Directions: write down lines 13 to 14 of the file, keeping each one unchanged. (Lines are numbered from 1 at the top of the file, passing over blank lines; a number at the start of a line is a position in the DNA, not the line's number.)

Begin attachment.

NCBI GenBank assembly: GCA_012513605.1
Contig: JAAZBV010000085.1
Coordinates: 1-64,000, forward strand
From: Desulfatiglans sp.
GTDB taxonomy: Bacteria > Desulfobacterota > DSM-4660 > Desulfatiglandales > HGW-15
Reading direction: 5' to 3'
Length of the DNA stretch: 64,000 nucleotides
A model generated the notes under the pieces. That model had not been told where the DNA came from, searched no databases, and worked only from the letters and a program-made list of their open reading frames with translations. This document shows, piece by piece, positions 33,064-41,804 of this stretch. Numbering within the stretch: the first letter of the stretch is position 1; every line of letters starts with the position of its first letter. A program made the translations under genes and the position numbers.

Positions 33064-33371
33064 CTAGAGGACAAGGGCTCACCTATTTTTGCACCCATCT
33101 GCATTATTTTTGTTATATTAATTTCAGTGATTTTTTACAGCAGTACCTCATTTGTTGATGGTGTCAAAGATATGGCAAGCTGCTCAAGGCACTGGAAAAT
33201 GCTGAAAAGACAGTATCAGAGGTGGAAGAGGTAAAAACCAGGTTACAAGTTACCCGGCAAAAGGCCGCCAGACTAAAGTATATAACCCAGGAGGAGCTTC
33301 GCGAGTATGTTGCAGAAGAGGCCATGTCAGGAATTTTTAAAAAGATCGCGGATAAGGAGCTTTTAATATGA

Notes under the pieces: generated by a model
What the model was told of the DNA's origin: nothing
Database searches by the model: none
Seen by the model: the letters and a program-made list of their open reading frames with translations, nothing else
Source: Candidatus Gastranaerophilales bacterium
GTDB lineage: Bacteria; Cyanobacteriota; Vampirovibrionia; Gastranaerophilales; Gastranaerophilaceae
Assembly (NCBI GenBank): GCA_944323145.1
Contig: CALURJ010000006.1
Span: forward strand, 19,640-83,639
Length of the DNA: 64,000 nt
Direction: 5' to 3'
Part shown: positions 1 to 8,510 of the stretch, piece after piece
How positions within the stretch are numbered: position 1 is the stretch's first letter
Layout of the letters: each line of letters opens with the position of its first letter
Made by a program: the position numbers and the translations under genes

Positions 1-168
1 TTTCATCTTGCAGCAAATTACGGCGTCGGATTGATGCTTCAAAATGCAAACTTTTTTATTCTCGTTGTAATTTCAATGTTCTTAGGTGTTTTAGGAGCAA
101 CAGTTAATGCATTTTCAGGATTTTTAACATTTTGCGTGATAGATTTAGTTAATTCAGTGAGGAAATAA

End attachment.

33301 GCGAGTATGTTGCAGAAGAGGCCATGTCAGGAATTTTTAAAAAGATCGCGGATAAGGAGCTTTTAATATGA

Notes under the pieces: generated by a model